China on Monday condemned as "dangerous and irresponsible" the weekend transit of a US warship within 12 nautical miles of a disputed island in the South China Sea.
Tensions have mounted in the Sea over Beijing's construction of artificial islands.
The Pentagon said the guided missile destroyer USS Curtis Wilbur made the "innocent passage" Saturday off Triton Island in the Paracel island chain, which is claimed by China, Taiwan and Vietnam.
The US action was "highly dangerous and irresponsible", Beijing's foreign ministry spokesman Lu Kang told a regular press briefing, adding it "gravely harmed the peace and stability of the relevant region" in the pursuit of "American naval hegemony".
A commentary by the official Xinhua news service said the sail-by "violated both Chinese and international law".
"It is advisable for Washington to contribute more to regional peace and cooperation, rather than making waves in the South China Sea and then pointing a finger at others on trumped-up charges," it said.
China claims virtually all of the South China Sea, while the Philippines, Vietnam, Malaysia, Brunei and Taiwan all have rival claims.
Beijing has asserted its claims by rapidly building artificial islands in another South China Sea island chain, the Spratlys, raising tensions in the region.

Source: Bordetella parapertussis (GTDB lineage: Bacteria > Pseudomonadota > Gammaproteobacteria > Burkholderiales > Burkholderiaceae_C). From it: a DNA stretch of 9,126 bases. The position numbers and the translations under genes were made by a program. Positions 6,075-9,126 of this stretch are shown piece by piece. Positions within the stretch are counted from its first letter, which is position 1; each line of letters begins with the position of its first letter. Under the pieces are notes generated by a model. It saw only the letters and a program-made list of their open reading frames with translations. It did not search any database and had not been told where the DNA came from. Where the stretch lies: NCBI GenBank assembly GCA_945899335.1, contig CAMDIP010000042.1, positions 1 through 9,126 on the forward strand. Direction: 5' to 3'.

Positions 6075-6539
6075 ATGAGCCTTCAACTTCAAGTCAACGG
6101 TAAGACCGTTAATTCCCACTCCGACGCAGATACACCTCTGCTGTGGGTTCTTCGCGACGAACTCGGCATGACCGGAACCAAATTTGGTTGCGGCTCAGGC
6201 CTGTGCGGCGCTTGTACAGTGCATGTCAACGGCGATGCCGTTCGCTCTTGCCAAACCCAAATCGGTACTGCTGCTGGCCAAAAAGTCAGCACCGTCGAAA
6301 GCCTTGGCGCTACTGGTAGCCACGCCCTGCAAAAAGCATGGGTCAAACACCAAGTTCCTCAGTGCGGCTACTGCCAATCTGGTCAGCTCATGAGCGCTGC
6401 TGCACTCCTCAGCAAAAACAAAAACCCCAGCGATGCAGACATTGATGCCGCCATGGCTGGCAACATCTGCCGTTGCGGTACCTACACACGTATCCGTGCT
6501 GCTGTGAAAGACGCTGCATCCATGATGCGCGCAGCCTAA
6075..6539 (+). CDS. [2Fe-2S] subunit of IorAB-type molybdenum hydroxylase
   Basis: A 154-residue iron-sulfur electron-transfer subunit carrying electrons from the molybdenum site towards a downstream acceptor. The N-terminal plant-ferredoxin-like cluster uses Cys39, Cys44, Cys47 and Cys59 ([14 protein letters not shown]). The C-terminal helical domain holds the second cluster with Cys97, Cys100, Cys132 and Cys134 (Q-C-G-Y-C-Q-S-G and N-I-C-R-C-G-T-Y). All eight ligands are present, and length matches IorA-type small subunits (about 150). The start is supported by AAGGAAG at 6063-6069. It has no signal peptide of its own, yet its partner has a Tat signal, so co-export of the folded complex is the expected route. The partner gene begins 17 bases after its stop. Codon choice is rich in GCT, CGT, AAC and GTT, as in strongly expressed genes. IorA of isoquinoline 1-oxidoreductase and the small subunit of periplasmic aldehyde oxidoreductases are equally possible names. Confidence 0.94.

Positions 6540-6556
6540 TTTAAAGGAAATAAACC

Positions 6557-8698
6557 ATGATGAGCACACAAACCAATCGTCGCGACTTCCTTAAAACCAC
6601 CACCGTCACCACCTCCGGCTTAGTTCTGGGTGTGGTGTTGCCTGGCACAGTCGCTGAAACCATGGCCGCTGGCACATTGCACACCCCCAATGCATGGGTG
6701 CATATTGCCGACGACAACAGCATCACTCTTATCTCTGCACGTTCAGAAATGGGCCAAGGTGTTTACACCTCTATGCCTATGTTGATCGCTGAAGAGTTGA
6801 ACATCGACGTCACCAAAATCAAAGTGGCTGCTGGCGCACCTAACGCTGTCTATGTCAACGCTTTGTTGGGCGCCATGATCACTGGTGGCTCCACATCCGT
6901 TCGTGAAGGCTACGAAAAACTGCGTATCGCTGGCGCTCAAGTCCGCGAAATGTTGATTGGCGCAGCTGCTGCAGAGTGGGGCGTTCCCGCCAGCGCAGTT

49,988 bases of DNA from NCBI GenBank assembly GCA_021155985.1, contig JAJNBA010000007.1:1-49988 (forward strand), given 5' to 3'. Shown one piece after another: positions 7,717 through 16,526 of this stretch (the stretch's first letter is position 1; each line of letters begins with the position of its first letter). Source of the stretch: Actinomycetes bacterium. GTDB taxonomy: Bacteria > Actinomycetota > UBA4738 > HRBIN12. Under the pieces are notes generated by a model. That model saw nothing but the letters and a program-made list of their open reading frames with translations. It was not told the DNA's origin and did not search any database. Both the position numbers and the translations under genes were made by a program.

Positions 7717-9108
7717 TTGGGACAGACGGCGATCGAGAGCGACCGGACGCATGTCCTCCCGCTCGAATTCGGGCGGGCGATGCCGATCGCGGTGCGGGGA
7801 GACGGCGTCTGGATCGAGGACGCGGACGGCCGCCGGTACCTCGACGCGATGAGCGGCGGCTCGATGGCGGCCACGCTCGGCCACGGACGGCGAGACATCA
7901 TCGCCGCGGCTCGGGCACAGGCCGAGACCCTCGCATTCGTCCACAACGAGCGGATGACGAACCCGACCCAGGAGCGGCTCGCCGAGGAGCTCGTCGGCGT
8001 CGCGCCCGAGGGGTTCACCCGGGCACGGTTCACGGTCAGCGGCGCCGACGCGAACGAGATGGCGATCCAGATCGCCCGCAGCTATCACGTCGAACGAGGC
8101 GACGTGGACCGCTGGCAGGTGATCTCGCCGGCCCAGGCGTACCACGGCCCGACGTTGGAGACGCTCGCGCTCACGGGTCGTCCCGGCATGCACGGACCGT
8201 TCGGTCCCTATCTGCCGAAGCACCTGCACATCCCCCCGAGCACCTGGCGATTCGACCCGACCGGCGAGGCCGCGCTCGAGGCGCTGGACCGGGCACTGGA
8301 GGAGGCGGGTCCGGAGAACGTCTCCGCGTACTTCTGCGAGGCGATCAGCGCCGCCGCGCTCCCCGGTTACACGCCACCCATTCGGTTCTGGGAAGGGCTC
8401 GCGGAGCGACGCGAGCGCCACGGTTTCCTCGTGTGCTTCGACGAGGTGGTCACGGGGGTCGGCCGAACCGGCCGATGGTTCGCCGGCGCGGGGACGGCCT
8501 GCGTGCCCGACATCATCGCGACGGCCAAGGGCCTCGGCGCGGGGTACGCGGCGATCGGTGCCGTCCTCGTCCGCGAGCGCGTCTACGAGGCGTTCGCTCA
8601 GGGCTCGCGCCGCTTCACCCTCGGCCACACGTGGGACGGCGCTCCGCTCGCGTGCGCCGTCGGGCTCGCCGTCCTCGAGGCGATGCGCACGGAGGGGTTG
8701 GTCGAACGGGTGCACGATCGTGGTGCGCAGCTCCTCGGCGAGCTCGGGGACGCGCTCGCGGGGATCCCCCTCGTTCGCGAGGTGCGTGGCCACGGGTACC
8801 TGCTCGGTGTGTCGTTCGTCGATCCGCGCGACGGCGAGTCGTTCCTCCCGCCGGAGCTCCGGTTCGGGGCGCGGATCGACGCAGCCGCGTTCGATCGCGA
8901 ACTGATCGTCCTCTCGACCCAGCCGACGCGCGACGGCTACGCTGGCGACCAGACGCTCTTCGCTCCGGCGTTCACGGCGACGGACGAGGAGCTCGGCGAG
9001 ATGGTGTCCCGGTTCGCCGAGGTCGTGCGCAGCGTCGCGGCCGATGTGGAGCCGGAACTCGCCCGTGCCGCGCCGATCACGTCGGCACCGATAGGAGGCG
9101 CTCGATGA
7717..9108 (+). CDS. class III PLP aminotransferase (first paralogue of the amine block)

Port facilities, airstrips and military buildings have gone up on the man-made islands, prompting US warnings that it would assert its rights to "fly, sail and operate wherever international law allows".
While the United States takes no position on the various claims to the islands, it does not recognise any claimant's right to territorial waters.
In October the US Navy sent a guided missile destroyer within 12 nautical miles of one of the Spratlys to press home the point.
The US has said that China's construction has led to militarisation of the region, and threatens free access to its waters and airspace.
China denies the claims, saying the facilities are mainly for civilian and defensive purposes.
"The US flexing of military muscle under the banner of 'freedom of navigation', its manufacturing of tensions, these are precisely the greatest causes currently pushing forward militarisation in the South China Sea", Lu said.